Still, that’s what Berry plans to do when the now medically cleared “Cannon” makes his return to boxing at Bobby Russo’s next EXPO show in less than a month.
Scheduled for November 11, Russo’s 34-year-old “Haitian Sensation” Russell Lamour 15-2 (7) is slated to appear opposite Newark, New Jersey’s 17-3 (6) John “Apollo Kidd” Thompson in the Saturday night middleweight main event. Thompson is coming off a 2016 UD loss to Willie Monroe Jr.
Berry and Lamour are presently Maine’s top draws with 7-0 (5) middleweight firefighter Jason Quirk — in the EXPO co-feature — coming up quickly behind them. Lamour trains out of Russo’s Portland Boxing Club (PBC) while Berry is now cornered by Boston Boxing’s Ed LaVache.
“Back in Maine, I’d spar maybe one night a week,” Berry told me. “I wasn’t allowed to train anywhere else. Now I drive down from Maine. In Boston, I get much better training sessions. I get a new sparring partner every week. Coach Ed is such a good person. He cares so much and pushes me so hard. He works his whole schedule around me and won’t take a dime.”
With no opponent officially set yet, Berry is hoping for a rematch with Uniontown, Pennsylvania journeyman Eric Palmer on Veterans Day. “I don’t want an easy fight,” Berry says. “I feel he would be a tough fight right now for me given the circumstances.”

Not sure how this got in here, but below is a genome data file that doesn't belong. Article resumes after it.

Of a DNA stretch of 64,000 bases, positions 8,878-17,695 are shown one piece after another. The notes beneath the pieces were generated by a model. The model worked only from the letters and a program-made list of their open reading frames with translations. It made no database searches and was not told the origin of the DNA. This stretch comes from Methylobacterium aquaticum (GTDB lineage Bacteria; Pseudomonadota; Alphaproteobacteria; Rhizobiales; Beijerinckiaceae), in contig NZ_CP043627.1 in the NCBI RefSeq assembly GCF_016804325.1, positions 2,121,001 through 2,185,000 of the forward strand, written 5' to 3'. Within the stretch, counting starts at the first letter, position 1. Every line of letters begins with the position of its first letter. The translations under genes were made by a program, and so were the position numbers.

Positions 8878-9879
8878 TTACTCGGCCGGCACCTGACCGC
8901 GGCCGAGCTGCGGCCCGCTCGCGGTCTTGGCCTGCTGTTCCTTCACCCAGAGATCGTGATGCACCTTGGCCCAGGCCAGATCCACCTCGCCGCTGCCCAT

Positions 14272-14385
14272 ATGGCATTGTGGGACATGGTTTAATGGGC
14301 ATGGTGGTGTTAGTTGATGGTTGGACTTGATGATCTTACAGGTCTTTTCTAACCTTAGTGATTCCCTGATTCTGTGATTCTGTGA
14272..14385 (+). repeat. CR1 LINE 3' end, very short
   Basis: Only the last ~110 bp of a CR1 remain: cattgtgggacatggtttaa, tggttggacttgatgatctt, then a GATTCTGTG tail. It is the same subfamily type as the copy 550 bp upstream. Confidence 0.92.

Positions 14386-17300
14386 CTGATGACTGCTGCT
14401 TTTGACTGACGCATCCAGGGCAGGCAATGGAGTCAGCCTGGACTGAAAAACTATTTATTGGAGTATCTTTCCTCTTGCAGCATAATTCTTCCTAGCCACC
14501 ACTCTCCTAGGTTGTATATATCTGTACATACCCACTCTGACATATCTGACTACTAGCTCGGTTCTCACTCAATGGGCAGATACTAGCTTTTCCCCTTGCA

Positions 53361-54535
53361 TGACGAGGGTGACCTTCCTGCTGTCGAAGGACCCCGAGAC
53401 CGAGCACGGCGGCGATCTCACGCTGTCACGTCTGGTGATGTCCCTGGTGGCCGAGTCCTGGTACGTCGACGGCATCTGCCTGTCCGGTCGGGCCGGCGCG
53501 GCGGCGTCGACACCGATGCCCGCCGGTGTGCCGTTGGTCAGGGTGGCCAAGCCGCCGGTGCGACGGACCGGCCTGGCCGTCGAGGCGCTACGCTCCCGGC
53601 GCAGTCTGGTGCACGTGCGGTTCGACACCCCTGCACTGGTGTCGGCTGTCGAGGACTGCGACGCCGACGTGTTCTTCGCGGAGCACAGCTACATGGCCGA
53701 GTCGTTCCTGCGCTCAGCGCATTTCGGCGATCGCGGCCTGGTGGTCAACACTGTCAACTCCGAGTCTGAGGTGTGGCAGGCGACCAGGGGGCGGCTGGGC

Berry defeated Palmer in Lewiston by hard fought decision in 2014 but while Berry has only fought six times since with stretches of inactivity, Palmer has been busier with fourteen bouts in that three year span.
And if he loses in November or re-injures his surgically repaired left shoulder? Would he stop fighting? “Losing won’t stop me,” Berry proudly tells me. “But if my shoulder goes out again, I’d have to swallow my pride and realize this isn’t going to happen,” he says realistically.
Working his 104th event at the Portland EXPO since 1992, USA Boxing’s Bobby Russo is bringing in former WBO world heavyweight champion “Merciless” Ray Mercer to meet and greet with autograph seeking fans. Past special guests at the EXPO have included Evander “Real Deal” Holyfield, Michael “The Jinx” Spinks, “Boom Boom” Mancini, and “Big Daddy” Bowe.